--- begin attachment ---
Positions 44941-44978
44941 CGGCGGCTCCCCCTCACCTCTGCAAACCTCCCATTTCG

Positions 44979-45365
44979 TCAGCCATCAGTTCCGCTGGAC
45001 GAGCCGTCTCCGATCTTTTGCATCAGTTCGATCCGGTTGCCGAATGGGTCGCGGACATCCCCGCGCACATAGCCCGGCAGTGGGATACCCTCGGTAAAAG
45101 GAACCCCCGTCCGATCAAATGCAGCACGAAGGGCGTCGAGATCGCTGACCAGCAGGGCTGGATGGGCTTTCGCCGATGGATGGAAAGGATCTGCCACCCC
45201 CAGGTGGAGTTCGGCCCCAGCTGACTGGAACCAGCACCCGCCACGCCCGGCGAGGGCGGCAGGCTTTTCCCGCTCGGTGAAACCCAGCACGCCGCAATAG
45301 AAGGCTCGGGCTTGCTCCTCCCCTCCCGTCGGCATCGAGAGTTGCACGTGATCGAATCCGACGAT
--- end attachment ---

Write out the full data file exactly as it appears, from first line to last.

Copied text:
Positions 44941-44978
44941 CGGCGGCTCCCCCTCACCTCTGCAAACCTCCCATTTCG

Positions 44979-45365
44979 TCAGCCATCAGTTCCGCTGGAC
45001 GAGCCGTCTCCGATCTTTTGCATCAGTTCGATCCGGTTGCCGAATGGGTCGCGGACATCCCCGCGCACATAGCCCGGCAGTGGGATACCCTCGGTAAAAG
45101 GAACCCCCGTCCGATCAAATGCAGCACGAAGGGCGTCGAGATCGCTGACCAGCAGGGCTGGATGGGCTTTCGCCGATGGATGGAAAGGATCTGCCACCCC
45201 CAGGTGGAGTTCGGCCCCAGCTGACTGGAACCAGCACCCGCCACGCCCGGCGAGGGCGGCAGGCTTTTCCCGCTCGGTGAAACCCAGCACGCCGCAATAG
45301 AAGGCTCGGGCTTGCTCCTCCCCTCCCGTCGGCATCGAGAGTTGCACGTGATCGAATCCGACGAT